I would be a different version of me, living a different version of my life.

Life with Jim wasn’t perfect. He and I were imperfect people living imperfect lives, carrying the scars and wounds of a lifetime into our relationship. There were issues that cropped up again and again, and never truly got resolved in his lifetime.

But that’s not to say that it was a bad life – because it wasn’t.

It was very, very good – often magical. Jim and I didn’t come to each other from a place of need. When we met, we’d both independently decided we’d be happy alone rather than settle for someone who didn’t truly suit us. As a result, we complemented one another very well, and lived our lives together with a general state of harmonic teamwork. We were friends who delighted in one another throughout the two decades of our marriage.

So, while I’m not sure how I feel about the idea of heaven, I know that, as long as I live, as long as the children do, as long as there are people in the world whom Jim’s life touched and changed, he’s still here, in a sense. He lives on in the way he’s affected the world, and the energy he gave in his life.

It’s not the same as having him here, but it allows me to find the Zen of acceptance – most of the time – and to accept the lack of acceptance when I just can’t find it.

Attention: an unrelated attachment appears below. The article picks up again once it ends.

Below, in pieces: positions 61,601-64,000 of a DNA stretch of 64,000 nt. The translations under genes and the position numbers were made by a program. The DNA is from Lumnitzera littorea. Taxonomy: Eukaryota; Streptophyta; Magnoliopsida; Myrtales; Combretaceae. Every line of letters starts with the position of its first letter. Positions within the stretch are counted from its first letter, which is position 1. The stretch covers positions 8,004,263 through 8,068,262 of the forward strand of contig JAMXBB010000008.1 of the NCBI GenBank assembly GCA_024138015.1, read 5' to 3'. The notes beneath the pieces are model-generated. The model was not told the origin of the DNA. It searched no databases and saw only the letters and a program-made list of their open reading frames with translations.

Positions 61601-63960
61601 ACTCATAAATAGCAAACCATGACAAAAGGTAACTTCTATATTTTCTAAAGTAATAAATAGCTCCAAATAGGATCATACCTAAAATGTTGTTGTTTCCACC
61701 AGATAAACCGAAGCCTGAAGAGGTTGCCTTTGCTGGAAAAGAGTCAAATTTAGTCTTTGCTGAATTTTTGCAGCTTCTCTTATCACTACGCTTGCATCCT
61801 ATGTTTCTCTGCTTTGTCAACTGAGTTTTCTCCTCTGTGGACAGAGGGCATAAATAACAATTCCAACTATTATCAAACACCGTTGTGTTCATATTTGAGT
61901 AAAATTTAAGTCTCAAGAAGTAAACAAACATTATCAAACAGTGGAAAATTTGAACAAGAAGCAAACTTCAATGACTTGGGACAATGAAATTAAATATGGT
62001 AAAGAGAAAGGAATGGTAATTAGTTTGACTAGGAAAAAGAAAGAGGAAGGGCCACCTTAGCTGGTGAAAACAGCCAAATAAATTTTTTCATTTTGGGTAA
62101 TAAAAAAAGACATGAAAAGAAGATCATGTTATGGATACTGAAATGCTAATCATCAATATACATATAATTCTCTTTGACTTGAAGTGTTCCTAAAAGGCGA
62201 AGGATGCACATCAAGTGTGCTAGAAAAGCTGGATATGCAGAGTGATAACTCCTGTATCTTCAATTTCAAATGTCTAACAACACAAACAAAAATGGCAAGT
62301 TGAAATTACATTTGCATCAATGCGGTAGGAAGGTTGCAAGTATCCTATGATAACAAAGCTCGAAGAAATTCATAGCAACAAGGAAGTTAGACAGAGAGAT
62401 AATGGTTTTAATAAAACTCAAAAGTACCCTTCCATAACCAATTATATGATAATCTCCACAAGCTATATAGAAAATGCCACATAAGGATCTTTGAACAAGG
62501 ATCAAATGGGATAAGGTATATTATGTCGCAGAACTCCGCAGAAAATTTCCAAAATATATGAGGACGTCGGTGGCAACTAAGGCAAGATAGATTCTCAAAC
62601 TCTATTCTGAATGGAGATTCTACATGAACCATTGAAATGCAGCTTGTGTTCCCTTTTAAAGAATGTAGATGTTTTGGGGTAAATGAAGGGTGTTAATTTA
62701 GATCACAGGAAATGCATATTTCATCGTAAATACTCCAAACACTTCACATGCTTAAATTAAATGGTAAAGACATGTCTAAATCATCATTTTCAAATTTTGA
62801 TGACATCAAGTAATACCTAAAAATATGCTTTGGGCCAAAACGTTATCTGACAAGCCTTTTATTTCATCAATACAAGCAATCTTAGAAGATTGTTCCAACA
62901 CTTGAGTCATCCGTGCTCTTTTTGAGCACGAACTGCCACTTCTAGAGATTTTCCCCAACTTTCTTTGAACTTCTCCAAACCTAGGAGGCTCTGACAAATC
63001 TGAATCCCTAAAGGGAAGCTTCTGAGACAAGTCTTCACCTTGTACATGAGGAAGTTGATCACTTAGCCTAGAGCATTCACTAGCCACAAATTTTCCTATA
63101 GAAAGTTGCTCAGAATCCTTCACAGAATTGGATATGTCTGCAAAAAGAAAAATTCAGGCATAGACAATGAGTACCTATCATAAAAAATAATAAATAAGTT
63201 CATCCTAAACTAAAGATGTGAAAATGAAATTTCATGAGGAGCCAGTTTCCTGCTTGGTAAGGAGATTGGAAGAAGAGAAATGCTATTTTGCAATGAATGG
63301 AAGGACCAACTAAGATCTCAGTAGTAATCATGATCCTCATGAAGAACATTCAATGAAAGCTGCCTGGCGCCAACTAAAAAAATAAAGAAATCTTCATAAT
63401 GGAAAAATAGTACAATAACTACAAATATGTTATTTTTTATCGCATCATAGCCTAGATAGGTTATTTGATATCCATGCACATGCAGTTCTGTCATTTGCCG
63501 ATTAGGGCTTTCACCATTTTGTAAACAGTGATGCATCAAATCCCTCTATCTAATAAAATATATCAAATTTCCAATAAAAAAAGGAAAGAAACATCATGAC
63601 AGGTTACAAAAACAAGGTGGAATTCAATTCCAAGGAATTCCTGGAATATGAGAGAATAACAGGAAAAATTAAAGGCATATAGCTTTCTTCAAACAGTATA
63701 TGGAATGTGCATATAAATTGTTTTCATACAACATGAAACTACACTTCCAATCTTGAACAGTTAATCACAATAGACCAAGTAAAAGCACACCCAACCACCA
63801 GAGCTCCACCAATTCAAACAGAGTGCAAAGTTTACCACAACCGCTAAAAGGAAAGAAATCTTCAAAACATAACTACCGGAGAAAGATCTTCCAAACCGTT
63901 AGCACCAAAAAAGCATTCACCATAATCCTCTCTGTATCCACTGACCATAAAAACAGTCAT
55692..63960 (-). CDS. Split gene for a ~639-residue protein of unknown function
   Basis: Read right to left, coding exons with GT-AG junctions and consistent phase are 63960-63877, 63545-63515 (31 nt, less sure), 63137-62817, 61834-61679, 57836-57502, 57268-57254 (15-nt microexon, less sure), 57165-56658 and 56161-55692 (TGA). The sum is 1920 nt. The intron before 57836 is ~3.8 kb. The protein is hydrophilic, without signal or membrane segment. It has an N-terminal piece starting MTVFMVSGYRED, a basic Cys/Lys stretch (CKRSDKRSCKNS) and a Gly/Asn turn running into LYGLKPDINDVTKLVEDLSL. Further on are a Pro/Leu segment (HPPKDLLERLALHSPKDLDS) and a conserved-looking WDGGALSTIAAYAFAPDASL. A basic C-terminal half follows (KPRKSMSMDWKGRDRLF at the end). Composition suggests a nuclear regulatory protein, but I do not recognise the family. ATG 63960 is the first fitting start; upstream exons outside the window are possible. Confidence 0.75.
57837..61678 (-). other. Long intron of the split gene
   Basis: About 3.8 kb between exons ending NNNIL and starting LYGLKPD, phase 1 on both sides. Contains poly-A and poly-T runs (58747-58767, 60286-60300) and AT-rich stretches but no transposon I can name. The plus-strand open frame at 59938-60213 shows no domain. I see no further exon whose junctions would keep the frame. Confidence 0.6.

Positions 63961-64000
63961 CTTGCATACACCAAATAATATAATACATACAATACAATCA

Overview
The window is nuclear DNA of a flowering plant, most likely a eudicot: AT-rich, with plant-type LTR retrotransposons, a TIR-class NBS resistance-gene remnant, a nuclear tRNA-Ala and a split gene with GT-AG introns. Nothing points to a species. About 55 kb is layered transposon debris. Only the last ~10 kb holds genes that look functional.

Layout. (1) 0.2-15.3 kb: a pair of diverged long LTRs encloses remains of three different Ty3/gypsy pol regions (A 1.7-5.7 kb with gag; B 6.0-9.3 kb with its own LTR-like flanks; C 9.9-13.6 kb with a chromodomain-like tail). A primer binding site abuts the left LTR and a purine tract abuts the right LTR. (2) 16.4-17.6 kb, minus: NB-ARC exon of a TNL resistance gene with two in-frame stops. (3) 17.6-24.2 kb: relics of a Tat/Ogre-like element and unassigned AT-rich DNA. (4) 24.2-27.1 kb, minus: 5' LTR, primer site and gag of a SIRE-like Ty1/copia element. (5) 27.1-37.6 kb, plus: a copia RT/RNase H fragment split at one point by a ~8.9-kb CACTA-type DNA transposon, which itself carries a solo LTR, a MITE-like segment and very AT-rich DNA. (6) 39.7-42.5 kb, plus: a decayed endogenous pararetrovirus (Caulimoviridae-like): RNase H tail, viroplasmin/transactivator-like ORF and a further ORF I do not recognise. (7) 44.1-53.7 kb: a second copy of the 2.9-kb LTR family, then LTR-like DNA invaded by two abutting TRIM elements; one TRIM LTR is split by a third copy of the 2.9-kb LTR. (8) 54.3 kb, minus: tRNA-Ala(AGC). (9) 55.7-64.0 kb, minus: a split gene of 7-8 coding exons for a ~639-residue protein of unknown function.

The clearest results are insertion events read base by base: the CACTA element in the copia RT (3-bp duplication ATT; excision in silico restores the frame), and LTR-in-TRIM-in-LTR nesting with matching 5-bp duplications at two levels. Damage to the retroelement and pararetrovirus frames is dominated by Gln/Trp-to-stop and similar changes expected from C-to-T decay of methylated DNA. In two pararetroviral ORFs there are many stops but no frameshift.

And, for me, that’s enough.

Which works out well, since this is the final day of the #atozchallenge. Join me again in May for the wrap-up festivities.

Before you head off for your Zzz’s, check out more zesty Z posts.


Brancing out in the last months of his life. Jim as Chef Bluebeard, selling his “flavor enhancement sauces” in July 2017.


  1. I can’t thank you enough for sharing your story. It was beautiful, from beginning to end. I hope that it helps you find peace, and I am sure that it has touched many lives. I know from reading it that there were times I laughed, smiled, and cried. Sometimes I felt like I wanted to write you comments that were paragraphs long, and other times, I was speechless. But through it all, you have shared an amazing story — YOUR amazing story. I am sorry for all you have had to endure, but I am inspired by your strength and your openness. Thank you.

    • Thank you for reading, and for your kind words.

      It helps to share and be open about this journey. Before he died, Jim affirmed he was all right with me sharing anything I chose.

      I’ve laughed, smiled, and cried, too. Tears today while watching Property Brothers when a woman who had recently lost her parents was selling their furniture, and feeling both sorrow and liberation. Laughter when I found a can of black enamel paint by the kerosene tank – and a smile when my daughter, whose window is beside the tank, replaced the can and told me it’s been there for years. She wants to keep that bit of her dad as it was..

      I wouldn’t have chosen this path – but there is a certain beauty in it. It’s painful, but there’s also possibility.

      And I feel the loss because I had the love,